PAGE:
Vancouver City Manager Eric Holmes received a 17 percent salary increase Monday by unanimous vote of the city council.
Holmes, 44, now earns $199,000 a year, up from $169,659.
The salary adjustment, announced toward the end of Monday evening’s council meeting, was made after the council reviewed what leaders earn at other public agencies.
For example, Holmes, who oversees approximately 950 employees and an operating budget of nearly $350 million, was earning the same as Elson Strahan, president of the nonprofit Fort Vancouver National Trust, who oversees 18 employees and a budget of $3.8 million. With the raise, Holmes will still earn significantly less than Wayne Nelson, general manager of Clark Public Utilities.
Nelson, who earns $245,000 a year, oversees 361 employees and an operating budget of $464 million, according to a chart provided by the city.
The salary adjustment puts Holmes ahead of Todd Coleman, executive director of the Port of Vancouver, which has 100 employees and an operating budget of $86 million.
Coleman earns $191,000 a year.
The median salary of city managers at selected smaller cities in Washington — Bothell, Issaquah, Sammamish, Spokane Valley and Kirkland — was $182,004.
The city manager of Bellevue earns $250,000, while the Tacoma city manager earns $235,373.
Holmes, the only city employee for which the council sets compensation and can fire, bears responsibility for the daily operations of city government, as well as carrying out city policies set by the council.
“We think you’re doing an exemplary job in your responsibilities,” Mayor Tim Leavitt told Holmes on Monday. In addition to managing city employees and working with the seven elected councilmembers, Holmes also interacts well with the business community and neighborhood associations, Leavitt said.
“I am humbled by your generosity and honored to serve as the city manager for Vancouver,” said Holmes, who had to move with his wife and their two children from their home within the city’s urban growth boundary to one within city limits as a requirement of his job. “I very much appreciate your confidence and look forward to doing the best job I can for as many years as you’ll have me.”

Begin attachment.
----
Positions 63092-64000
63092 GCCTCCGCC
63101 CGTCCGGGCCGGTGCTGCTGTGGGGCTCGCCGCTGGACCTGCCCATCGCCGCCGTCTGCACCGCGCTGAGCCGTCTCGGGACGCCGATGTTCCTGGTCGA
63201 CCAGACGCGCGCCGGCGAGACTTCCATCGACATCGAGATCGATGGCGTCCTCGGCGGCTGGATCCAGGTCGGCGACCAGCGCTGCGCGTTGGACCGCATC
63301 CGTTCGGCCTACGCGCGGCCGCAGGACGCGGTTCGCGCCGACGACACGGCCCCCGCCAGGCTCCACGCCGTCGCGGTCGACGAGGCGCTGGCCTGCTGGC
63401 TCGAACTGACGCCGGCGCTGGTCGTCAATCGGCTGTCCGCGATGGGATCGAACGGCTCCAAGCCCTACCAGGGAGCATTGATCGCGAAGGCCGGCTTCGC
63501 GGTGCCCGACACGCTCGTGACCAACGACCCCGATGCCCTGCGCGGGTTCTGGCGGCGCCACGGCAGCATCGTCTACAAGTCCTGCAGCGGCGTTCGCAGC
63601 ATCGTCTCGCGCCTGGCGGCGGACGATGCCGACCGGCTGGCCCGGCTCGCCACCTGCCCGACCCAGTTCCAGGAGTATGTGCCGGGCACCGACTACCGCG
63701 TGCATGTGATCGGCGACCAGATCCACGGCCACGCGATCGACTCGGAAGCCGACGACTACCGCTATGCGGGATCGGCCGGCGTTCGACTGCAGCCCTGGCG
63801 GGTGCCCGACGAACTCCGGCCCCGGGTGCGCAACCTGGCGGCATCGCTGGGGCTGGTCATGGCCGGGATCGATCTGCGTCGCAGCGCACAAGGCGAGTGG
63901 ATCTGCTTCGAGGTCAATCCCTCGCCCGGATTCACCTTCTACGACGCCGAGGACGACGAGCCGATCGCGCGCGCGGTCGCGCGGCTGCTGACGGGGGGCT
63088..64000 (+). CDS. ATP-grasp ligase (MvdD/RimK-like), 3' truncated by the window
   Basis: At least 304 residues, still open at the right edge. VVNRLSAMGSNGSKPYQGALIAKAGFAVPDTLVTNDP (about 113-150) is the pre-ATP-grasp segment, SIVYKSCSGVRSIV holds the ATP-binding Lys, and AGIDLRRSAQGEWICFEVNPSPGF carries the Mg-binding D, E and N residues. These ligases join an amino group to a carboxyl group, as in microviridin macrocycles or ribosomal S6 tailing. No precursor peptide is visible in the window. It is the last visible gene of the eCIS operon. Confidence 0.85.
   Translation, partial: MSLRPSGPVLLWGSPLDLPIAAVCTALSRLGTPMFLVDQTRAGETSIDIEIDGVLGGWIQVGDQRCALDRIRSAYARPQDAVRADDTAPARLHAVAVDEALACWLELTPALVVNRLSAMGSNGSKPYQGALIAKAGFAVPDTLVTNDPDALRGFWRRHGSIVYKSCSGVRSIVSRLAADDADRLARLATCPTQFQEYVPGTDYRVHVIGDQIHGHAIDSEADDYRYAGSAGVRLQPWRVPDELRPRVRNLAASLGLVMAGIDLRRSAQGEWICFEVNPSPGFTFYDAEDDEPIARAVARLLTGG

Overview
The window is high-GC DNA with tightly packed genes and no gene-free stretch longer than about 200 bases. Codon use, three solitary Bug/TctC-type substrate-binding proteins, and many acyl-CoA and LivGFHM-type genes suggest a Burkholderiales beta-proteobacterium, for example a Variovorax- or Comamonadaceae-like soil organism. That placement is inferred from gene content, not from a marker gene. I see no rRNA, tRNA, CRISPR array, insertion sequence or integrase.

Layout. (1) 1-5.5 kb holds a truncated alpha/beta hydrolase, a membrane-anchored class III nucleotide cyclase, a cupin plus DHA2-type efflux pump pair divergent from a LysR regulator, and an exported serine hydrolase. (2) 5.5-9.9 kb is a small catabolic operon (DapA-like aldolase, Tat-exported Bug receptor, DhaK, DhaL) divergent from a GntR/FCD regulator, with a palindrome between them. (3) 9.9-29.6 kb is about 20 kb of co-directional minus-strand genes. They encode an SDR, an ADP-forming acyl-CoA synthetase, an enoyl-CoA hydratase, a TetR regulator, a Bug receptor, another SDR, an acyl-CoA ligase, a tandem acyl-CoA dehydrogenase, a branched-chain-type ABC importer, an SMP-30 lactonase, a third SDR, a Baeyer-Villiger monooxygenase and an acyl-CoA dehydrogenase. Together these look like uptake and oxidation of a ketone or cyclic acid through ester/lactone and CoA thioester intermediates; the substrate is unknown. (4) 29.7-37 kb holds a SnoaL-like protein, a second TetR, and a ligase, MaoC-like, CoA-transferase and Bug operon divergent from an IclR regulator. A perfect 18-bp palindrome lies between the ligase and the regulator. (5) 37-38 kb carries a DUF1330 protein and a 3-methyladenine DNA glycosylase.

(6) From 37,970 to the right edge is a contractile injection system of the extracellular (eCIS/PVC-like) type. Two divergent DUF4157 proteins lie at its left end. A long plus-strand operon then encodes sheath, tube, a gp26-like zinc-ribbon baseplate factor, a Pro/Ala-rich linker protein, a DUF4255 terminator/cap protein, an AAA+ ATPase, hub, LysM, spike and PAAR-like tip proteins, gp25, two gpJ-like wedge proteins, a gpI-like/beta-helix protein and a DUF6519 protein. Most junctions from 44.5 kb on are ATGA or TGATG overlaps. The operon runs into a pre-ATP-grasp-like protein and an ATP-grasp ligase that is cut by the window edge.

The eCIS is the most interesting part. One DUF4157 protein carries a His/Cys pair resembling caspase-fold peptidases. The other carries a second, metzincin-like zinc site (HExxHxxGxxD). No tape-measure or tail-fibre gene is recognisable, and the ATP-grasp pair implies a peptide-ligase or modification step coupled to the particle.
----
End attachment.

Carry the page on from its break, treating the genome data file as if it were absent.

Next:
The city manager position has been underpaid for a number of years for a number of reasons, Leavitt said.
“It’s time to fix that,” Leavitt said.
Leavitt sounded as if he was going to announce the new salary, but was interrupted by Councilor Anne McEnerny-Ogle, who said the council had not reached a decision in executive session and was going to discuss the salary in public.
The council had just returned from a 45-minute executive session to continue a discussion about Holmes’ performance as city manager, which had started June 9.
Councilors Jack Burkman, Bart Hansen, Alishia Topper, McEnerny-Ogle and Larry Smith were effusive in their praise of Holmes.
McEnerny-Ogle, along with the rest of the council, had heard from Holmes earlier in the evening that the city’s structural deficit means the council will have to enact the 1 percent property tax levy every year though 2020 and raise utility rates. But Holmes has done a great job leading the city out of the recession and put together a wonderful team of department heads, she said. The city has reduced its debt and has a fully-funded reserve.
Smith, who has been with the city since 1991, has seen his share of city managers.
“We certainly want to keep you here. We think that’s important,” Smith said.
Hansen made a motion to adjust the salary to $199,000, which was seconded by Burkman.
Councilor Bill Turlay had only one word when Leavitt asked for his thoughts.
“Concur,” Turlay said. After Holmes expressed his gratitude, Turlay did have a quip.
“You’ll have to make it work in the budget, you know,” Turlay said.
The council rated Holmes a 9.1 out of 10.
Holmes was promoted to city manager in October 2010 after spending six months as assistant city manager. He has worked for Vancouver since 2007, when he was hired as the city’s economic development director.
Before he worked for Vancouver, he served as planning director for Washougal and Battle Ground and was Battle Ground’s city manager. Between his time in Battle Ground and Vancouver, he spent a year as chief financial officer for MacKay & Sposito, a private-sector engineering and consulting firm.
His starting salary as city manager was $167,152.
Reviewing the city manager’s salary was part of a larger project. The first city compensation and job classification review in a dozen years led to salary range adjustments in January for many nonunion jobs. The next group of employees to be reviewed will be the balance of the non-uniformed workforce, including represented positions such as mechanics.